There is nothing either good or bad, but thinking makes it so...
If it turns out that things do go well in the Middle East from this point forwards, does that mean that invading Iraq was the right thing to do?
If it turns out that things do go well in the Middle East from this point forwards, does that mean that attacking America on 9-11 was the right thing to do?
So, if you stick your hand in the cookie jar, but don't get caught, does that make it the right thing to do?
I don't have an answer to this question that I'm personally happy with, by the way.
But thanks for that first comment. Puts the issue in nice perspective.
Tayssir John Gabbour,
This assumes that 9-11 was the catalyst to go into Iraq.
From what I've read for the past 5 years, Bush talked about removing Saddam as early as 2000 during the debates. In fact, Gore agreed with him at that point.
It had already been long established that Saddam was funding Hezbollah, the PIJ, the Syrian Bathist Party, etc, so it make sense that once he's gone activites by these groups would diminish.
March 5th, 2005
OP: From whose point of view?
KC, even "Rightwingnews.com" refuses to claim that. After considering your precise claim, they say:
"But after 9/11, removing Saddam Hussein suddenly became an essential part of the global strategy in the war on terrorism. Why so?"
Every normal, red-blooded American would agree that 9-11 was a 'catalyst' for Iraq's invasion.
Before 9-11, George Bush II was concerned with the War on Fat, and held a record on taking vacation days. This wasn't a guy able to mobilize support for getting American soldiers maimed and killed, nor for spending billions on nation-building.
In fact, in that exact Bush-Gore debate you reference, Bush eloquently explained the dangers of nation-building:
Tangential point: 9-11 was at least one of the primary reasons used, rightly or wrongly.
Flasher T: Fair question. Let's say from the point of view of the world as a whole.
Oh yeah, here's the link to Rightwingnews.com's article:
Tayssir, you've got the logic wrong.
Those who attacked on 9/11 did not have "peace in the Mideast" as their goal. They most definitely did not have "democratically elected governments under the aegis of the US" as a goal. So if things go well in Iraq and the area stabilizes with increased human rights, democratically elected govenments, and reduced violence, that shouldn't be attributed to the 9/11 attackers.
However, part of the reason GWB invaded Afghanistan and Iraq was to remove the governments and encourage democratically formed republics in their place. So if the region stabilizes that could be attributed to GWB's actions and intent.
[Yes, I recognize GWB tripped over himself with the "WMD" frothing at the mouth. However, the above intent *was* in place during the lead up. It just didn't get as much lip service or press]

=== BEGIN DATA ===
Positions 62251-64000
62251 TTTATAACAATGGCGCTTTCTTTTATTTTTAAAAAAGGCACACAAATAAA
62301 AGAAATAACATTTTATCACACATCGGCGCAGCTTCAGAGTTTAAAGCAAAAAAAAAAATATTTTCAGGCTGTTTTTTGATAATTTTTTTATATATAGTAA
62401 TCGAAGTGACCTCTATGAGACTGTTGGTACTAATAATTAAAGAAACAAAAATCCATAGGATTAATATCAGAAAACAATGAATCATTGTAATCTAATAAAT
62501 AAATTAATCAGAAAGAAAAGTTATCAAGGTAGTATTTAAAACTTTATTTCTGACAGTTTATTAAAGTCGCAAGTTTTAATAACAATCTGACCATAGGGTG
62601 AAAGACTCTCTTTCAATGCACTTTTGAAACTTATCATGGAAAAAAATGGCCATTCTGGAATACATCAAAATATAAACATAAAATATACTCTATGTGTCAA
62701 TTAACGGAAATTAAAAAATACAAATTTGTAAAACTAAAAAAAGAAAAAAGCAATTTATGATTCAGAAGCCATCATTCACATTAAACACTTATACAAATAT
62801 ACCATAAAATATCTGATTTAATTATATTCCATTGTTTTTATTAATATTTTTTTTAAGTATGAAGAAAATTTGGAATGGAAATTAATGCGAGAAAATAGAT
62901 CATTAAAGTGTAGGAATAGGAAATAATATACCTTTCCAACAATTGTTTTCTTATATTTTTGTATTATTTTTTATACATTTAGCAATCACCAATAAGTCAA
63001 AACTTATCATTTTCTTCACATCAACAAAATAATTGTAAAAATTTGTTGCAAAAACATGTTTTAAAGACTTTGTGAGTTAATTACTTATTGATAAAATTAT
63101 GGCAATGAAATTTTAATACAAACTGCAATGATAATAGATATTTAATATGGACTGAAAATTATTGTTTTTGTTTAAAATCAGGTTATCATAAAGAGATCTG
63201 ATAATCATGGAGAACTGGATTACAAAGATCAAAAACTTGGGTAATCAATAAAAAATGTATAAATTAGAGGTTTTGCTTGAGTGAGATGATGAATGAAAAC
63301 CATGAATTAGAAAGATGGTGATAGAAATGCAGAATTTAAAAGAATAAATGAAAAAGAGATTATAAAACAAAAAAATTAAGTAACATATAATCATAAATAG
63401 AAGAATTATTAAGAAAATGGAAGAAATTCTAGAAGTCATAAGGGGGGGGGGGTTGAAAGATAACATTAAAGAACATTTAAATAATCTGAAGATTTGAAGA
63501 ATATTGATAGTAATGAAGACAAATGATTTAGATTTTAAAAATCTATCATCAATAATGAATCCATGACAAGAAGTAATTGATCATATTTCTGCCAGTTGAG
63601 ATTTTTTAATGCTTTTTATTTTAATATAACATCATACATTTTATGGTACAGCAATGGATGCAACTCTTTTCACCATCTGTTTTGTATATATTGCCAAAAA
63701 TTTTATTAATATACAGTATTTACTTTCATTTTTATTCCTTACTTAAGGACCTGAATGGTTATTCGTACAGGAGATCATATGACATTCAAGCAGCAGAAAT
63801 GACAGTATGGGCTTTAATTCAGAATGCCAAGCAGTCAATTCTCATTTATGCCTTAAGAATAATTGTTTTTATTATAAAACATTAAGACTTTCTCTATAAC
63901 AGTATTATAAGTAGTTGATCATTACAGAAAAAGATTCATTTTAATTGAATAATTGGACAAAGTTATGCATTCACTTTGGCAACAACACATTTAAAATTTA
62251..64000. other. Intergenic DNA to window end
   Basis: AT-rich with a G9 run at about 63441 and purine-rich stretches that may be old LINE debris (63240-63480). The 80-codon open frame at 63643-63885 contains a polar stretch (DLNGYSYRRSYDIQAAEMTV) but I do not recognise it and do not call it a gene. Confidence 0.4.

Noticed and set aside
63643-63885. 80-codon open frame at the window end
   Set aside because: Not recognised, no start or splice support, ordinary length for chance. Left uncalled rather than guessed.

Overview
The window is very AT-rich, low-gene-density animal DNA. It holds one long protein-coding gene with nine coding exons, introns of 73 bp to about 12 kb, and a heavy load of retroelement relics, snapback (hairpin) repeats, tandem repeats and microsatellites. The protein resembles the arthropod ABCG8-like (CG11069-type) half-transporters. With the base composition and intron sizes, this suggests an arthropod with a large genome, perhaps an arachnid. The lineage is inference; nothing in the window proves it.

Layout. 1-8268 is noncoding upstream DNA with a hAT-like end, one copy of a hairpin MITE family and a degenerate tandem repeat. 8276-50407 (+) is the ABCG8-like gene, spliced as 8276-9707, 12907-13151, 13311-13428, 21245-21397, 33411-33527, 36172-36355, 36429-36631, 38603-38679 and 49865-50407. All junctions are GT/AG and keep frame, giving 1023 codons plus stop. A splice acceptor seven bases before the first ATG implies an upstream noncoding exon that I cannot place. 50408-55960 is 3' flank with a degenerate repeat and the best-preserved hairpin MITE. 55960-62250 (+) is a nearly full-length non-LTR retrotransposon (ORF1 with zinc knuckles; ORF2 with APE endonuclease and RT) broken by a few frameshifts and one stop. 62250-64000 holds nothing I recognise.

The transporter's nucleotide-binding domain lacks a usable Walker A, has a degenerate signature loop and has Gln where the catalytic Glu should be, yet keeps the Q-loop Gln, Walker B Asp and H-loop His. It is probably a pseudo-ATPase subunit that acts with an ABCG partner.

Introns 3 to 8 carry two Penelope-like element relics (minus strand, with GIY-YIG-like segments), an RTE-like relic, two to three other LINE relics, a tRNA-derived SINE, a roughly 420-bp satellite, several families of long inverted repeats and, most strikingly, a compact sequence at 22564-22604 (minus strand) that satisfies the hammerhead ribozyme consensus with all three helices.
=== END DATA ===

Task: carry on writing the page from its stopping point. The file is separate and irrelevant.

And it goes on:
Just as Pearl Harbor was the catalyst for the defeat of Nazi Germany, but that was not the intent of the attackers.
> Those who attacked on 9/11 did not have "peace in the
> Mideast" as their goal.
Really? What was their goal then?
"Flasher T: Fair question. Let's say from the point of view of the world as a whole."
From the point of view of the world as a whole, American control of Iraq means cheap oil on the market which means a boost to the economy, and a couple thousand dead Americans (dead Iraqis being obviously irrelevant) do not make it much less of a Good Thing(TM). From the point of view of the Western civilization's perception of itself as the beacon of humanity, it'll still be a major bummer even if Iraq stabilizes - but at the end of the day, it was never a threat to any major nations so America's little fuck-up hasn't affected anything in any major way.
"Those who attacked on 9/11 did not have "peace in the Mideast" as their goal."
No more than those who invaded Iraq had "freedom in Iraq" as their goal. ;)
Both Bush and bin Laden position themselves as fighting for freedom, peace and warm fuzzies:
"We want to restore freedom to our nation, just as you lay waste to our nation."
You can believe the Iraq invasion and the 9-11 terrorists were justified, though I happen not to. But hypocrisy is unfortunately a different issue. Which politicians stir heavily.
Philo, your comments are actually terribly interesting. A year before 9-11, the big neocon organization talked about how transforming the military "is likely to be a long one, absent some catastrophic and catalyzing event -- like a new Pearl Harbor." (p.51)
When you have a Pearl Harbor, you need to use it for all it's worth. Sci-fi author William Gibson's analysis (mentioned on MarkTAW's blog) debates the symbiosis between Bush and bin Laden a bit.
Anyway, that's a bit offtopic, but so is this forum...